Los Angeles wants to tear down the walls between all its departments' data, and it wants to use maps as the tool to do it.
On Friday, Mayor Eric Garcetti held a press conference with Esri founder Jack Dangermond to announce the launch of GeoHub, a multifaceted geographic information system platform that incorporates a number of existing ideas into one place. The goal is to share data between departments and create applications that allow users — both those in and outside of government — to get information about systems that interact with one another.
In a city the size of Los Angeles, that can mean a lot of things.
“Maps and geographic information are sort of central to operations in the police department and public works and planning — almost every agency,” Dangermond said during the press conference.
Taking a page from municipal open mapping platforms that have sprung up in cities such as Boston and Chicago, GeoHub hosts a catalog of more than 500 data sets — for now. Dangermond said the city and all its various departments and agencies will be able to update, supplement and add new data in the future.
“These maps are dynamic maps, and they reflect the dynamic operations behind the firewall in the city.”
Users can pull data on topics both widely relevant and highly specific such as the locations of wineries, the boundaries of U.S. Census tracts, vehicle collisions, streets that have been withdrawn from public use and places where stormwater runs off into sewers. The maps has an open application programming interface (API), so users can pull any and all of that data to use as they see fit.
It could have quite a few uses for the government, the public and the private sector, Dangermond said.
“(Southern California) Edison has expressed interest, the gas companies have expressed interest, utilities — the (the U.S. Geological Survey) was in my office this week … and they said, ‘Wow, this is really interesting. We could put our base maps and our science stuff into this for things like earthquakes’ … and suddenly we’ve got geographic knowledge coming together through an open and accessible portal for everybody,” he said.
From a city perspective Garcetti and Dangermond hope the platform allows for efficiency — that is, helping agencies to target their work more effectively, at times that make sense, in the places that need it the most.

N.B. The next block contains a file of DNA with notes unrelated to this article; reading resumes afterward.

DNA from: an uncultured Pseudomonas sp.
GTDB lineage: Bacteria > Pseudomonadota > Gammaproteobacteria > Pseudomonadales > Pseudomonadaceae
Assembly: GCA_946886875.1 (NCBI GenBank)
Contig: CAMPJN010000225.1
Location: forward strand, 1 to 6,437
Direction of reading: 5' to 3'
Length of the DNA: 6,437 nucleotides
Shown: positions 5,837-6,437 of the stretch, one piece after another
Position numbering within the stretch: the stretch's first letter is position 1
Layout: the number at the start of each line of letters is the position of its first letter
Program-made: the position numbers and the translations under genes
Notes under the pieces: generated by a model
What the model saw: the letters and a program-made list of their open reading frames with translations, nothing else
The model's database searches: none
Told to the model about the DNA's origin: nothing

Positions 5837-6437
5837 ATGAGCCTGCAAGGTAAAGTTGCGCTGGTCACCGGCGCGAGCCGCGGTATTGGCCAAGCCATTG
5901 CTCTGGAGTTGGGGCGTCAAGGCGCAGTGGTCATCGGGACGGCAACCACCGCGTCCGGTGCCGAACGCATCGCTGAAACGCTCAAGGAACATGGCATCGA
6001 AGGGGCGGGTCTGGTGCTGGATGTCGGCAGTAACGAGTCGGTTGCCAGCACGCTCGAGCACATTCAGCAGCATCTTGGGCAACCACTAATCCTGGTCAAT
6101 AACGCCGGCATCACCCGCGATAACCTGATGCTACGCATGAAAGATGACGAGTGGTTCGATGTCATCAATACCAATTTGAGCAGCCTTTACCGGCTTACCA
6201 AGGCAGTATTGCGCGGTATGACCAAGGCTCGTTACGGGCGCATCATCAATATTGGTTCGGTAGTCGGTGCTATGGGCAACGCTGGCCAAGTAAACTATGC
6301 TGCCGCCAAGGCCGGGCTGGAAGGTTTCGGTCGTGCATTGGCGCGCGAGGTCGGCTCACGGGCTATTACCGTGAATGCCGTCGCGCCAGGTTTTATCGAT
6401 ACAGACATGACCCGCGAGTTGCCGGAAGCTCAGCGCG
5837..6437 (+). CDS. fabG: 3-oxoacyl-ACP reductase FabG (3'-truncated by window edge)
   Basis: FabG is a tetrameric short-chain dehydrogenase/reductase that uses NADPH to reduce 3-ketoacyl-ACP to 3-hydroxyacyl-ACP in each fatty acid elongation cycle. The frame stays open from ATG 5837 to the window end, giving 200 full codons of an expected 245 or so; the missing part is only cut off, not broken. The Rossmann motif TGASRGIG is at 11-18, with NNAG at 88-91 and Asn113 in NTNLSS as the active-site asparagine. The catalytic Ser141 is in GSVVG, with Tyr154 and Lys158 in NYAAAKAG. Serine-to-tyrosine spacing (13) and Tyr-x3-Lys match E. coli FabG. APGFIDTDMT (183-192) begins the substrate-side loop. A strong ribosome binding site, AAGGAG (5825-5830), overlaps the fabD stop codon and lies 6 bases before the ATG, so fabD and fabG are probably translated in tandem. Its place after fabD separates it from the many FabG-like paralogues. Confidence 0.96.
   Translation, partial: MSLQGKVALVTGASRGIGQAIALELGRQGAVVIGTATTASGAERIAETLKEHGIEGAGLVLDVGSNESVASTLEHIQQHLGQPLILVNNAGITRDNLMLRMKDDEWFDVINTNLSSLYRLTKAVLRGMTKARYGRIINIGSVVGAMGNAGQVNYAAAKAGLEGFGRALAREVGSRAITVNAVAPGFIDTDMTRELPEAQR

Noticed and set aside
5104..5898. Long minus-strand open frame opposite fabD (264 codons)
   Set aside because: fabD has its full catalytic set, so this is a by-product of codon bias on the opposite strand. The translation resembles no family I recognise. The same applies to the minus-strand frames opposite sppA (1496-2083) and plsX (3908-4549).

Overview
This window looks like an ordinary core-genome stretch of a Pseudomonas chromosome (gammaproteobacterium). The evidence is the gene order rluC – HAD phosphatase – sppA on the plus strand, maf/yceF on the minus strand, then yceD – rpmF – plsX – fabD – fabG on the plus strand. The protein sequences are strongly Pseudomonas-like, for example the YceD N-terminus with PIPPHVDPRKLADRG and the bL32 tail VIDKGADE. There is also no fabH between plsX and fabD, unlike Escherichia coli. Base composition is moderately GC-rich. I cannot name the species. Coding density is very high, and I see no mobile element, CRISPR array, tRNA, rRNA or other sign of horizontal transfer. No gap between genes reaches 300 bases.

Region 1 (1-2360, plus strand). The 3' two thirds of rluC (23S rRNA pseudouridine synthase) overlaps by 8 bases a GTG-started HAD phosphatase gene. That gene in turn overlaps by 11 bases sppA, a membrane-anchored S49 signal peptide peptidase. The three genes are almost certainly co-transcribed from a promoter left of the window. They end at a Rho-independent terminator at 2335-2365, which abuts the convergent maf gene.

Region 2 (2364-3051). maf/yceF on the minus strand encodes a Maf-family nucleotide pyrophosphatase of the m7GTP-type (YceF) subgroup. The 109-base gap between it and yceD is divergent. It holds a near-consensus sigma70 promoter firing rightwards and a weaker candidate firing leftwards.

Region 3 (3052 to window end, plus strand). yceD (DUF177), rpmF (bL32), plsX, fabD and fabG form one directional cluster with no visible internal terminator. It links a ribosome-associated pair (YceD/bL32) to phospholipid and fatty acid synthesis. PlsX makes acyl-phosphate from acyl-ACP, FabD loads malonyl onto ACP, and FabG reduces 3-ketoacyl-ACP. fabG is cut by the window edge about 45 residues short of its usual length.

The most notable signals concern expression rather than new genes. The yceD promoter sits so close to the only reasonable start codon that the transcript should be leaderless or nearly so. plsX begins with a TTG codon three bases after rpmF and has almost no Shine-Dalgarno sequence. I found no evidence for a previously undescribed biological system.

“If the city’s about to pave a street, maybe we don’t pave it because we see that it’s about to be torn up by the cable company or somebody else to lay some lines down, and we can delay it a month or two,” Garcetti said during the event.
Having access to data from across the city’s operations could mean better long-term planning with a clearer idea of what results government work is doing.
“Animal services (might want) to start looking at what sort of animals are in what part of town — are more cats being picked up in certain areas of town? Do we need to have an educational campaign in a certain neighborhood that we should spay and neuter your cats instead of your dogs?” Garcetti suggested.
It’s been something of a trend among cities, counties and states lately to turn to GIS as a means of creating data tools that helps both government and the public in various ways. Dangermond connected GeoHub with the open data movement — as cities and other forms of sub-federal government continue to release data to the public, it makes sense to find ways to express it in terms that the public can understand. Since much of government work is geographic in nature, maps make logical sense.
Los Angeles in particular has been turning to mapping applications lately with several headline-grabbing projects such as its El Niño weather map that lets users find sandbag pickup locations, get the latest information on power outages and see where traffic is snarled due to a collision. The University of California, Los Angeles, recently published an “energy atlas” map plotting out which parts of the city and county are the most energy-efficient.
With GeoHub, the city is largely turning first to traffic-related projects. Its first four applications released through the platform are:
- “Streetwize,” which maps all current and planned permitted work on public rights of way;
- “The Road to 2,400,” which tracks progress toward the mayor’s goal of having the Bureau of Street Services pave 2,400 lane-miles of roadway per year;
- “Vision Zero High Injury Network,” a story-map application laying out where the city’s pedestrian fatalities occur and how the city plans to reduce them;
- “LA’s Growing Tech Industry,” which lays out where the city’s technology-focused businesses are.
“My data is your data,” he said.